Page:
I lived for three months in London, which you can read about here, and there are around nine hundred pictures that I've posted on facebook about my adventures. Nine hundred. For around ninety days. Shoot, that seems really excessive.
We were in Paris, viewing the Eiffel Tower the first night of our weekend visit. The four of us girls enjoyed viewing the famous landmark, and right at 8PM the Tower began glowing with lights all over the tower going on and off. It had already been lit like normal, and from afar these strobe-esque lights gave the illusion that the Tower was glittering all over with diamonds. We were so fortunate to watch the lovely light-show as we had just been heading back toward the Metro, and we snapped away with our cameras. After a few pictures, Taylor and I realized that we were essentially taking the same picture over and over again, so we stopped to watch the fantastic spectacle with our own eyes. We discussed the value of photographing things (it's one of Taylor's favorite hobbies!) verses the significance of enjoying the moment.
Of course, we don't want to forget the best times in our lives, and that may be part of the motive for obsessively taking pictures. However, it's okay to just stand and bask in the experiences all around. The last day we spent in Paris, we headed back to say goodbye to the Tower before returning to London. My favorite part of those thirty or so minutes couldn't have possibly been captured by a single or even series of pictures. (A video, possibly, but that's another discussion.) There were the two precious French boys racing each other back and forth across the path, the women accosting us and attempting to get our money, and the large man singing and dancing around as he strolled along, winking at anyone who made eye contact and wearing a huge grin on his face. I breathed in the cool air of winter and smell of grass while basking in the sunlight beaming down on me. It was truly wonderful. I've observed that [in general] people with pictures of their adventures have an enjoyable experience, while those who really have an amazing or unique venture don't have nearly as many.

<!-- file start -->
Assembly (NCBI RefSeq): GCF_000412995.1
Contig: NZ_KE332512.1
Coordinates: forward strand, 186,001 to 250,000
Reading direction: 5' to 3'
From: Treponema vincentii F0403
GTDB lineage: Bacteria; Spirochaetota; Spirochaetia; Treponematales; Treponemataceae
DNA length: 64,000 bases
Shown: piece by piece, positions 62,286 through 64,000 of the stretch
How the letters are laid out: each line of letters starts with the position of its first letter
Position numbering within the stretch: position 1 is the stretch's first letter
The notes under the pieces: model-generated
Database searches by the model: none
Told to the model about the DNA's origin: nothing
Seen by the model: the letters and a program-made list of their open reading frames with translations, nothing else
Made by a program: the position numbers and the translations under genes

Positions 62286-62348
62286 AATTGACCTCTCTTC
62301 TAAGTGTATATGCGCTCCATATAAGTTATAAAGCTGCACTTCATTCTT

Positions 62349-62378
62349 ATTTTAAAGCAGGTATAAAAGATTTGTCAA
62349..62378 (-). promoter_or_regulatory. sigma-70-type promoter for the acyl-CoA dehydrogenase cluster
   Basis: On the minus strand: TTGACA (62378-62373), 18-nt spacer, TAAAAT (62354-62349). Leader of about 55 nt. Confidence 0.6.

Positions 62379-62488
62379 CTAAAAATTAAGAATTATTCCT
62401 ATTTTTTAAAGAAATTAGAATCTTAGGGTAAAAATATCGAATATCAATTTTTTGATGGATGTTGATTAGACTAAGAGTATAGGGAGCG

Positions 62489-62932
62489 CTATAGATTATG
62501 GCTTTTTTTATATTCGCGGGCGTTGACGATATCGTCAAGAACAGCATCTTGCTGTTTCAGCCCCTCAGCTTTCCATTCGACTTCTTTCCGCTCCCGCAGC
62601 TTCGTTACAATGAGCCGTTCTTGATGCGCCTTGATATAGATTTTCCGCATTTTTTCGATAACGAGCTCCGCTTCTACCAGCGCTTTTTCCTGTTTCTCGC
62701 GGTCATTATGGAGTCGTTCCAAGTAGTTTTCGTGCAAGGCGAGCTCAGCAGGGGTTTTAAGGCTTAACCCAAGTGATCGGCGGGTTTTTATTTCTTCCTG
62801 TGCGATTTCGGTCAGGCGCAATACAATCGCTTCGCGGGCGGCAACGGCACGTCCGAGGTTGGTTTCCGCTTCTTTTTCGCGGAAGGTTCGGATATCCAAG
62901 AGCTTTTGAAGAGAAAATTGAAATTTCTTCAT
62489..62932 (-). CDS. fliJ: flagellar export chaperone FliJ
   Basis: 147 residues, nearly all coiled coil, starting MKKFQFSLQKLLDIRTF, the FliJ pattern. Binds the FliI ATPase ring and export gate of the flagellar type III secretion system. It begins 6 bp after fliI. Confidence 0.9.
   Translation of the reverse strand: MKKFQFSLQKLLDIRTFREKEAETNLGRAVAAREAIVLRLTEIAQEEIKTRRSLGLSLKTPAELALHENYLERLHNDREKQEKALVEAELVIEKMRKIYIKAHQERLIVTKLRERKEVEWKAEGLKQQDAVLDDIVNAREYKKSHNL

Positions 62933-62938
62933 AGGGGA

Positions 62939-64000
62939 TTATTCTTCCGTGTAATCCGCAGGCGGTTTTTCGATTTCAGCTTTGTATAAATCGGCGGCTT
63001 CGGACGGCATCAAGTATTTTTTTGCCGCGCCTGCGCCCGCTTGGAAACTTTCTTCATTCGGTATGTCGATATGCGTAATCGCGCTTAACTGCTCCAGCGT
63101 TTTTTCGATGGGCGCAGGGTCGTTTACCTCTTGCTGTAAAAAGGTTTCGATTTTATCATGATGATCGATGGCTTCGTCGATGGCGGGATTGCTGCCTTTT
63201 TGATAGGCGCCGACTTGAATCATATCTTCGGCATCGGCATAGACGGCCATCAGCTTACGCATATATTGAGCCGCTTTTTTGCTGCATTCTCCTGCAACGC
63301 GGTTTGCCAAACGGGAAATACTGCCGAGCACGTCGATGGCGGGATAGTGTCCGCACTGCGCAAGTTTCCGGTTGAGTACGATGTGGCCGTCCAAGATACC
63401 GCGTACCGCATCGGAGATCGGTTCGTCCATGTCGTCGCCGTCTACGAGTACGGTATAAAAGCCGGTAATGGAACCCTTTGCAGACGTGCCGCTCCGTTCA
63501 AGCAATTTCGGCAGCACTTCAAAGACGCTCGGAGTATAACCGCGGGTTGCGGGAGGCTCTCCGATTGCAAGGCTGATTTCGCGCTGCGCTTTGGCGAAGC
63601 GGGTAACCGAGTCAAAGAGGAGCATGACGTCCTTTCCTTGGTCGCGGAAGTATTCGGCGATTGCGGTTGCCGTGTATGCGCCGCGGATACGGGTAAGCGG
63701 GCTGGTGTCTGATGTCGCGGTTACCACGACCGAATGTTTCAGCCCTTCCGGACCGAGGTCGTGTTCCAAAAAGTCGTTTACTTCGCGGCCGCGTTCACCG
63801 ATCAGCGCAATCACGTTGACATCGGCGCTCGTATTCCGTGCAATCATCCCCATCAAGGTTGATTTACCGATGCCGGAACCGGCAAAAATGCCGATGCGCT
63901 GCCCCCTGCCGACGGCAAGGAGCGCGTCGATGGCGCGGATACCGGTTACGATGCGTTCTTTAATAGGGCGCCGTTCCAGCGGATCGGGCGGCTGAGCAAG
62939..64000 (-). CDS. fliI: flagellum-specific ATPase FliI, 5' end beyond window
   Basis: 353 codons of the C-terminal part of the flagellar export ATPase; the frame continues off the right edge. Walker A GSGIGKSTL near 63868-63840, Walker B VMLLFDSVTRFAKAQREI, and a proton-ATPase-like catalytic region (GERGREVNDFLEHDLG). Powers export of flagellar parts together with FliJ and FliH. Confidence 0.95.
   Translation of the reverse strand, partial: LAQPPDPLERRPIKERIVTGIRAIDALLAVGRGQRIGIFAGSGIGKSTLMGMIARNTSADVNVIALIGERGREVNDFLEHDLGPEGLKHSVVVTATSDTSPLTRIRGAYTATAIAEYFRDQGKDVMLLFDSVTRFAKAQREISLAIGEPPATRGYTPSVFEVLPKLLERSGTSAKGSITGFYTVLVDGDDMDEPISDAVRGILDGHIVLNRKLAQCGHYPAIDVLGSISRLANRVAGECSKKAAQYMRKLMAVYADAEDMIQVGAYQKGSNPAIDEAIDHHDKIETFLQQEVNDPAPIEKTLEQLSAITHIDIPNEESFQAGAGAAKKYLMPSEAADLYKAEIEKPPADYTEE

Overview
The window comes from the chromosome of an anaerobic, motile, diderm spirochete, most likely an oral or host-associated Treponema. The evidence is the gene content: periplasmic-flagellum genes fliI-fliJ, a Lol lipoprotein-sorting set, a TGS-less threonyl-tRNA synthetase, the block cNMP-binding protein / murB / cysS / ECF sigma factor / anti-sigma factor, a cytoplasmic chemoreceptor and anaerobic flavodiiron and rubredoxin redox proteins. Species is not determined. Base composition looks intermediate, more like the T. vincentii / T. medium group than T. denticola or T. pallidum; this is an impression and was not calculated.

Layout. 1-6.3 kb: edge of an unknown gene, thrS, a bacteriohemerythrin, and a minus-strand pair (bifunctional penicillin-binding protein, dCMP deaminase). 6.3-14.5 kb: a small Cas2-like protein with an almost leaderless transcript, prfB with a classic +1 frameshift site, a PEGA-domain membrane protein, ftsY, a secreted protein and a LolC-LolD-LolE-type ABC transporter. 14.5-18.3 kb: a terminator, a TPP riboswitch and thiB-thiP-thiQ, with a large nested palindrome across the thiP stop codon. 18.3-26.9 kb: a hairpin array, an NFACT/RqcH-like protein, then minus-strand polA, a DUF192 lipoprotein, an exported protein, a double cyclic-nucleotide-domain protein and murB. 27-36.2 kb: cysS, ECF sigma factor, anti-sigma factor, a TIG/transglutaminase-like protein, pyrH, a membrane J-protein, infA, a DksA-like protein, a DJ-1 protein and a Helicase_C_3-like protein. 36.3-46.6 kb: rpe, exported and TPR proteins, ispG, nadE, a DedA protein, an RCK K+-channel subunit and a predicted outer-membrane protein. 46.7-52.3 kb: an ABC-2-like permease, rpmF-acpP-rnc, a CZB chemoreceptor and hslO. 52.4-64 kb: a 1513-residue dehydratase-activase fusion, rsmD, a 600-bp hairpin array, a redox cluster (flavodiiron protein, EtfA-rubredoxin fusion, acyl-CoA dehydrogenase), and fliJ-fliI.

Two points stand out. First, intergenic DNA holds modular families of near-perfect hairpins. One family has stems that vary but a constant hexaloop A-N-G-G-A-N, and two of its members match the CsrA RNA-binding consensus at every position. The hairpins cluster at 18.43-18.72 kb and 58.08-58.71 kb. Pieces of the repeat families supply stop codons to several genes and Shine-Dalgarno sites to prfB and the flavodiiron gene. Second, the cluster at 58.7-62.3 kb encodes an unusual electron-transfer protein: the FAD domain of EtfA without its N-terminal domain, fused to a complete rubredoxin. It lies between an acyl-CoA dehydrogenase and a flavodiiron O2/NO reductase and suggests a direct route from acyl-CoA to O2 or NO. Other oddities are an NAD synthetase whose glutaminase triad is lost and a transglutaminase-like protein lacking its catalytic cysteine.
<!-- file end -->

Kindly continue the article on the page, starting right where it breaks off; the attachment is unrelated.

I'm not saying that we shouldn't take pictures of the gorgeous world we live in or of the voyages we take, but that we may want to take a step back and enjoy life outside the lens. Don't be so caught up in instagramming your dinner to enjoy conversation with the person across the table from you, or snap pictures with your friends without taking the time to really know them. I've been guilty of these things many times myself, and will probably continue to be. However, I aspire to look around me and take in everything via all the senses, not just by way of sight.
Now back to the title: are the words of a picture worth telling? By asking that I mean: is it worth missing out on what's around us in order to take the perfect picture? Is it worth it to take pictures of something and by extension not actually enjoy the image before us while we're there?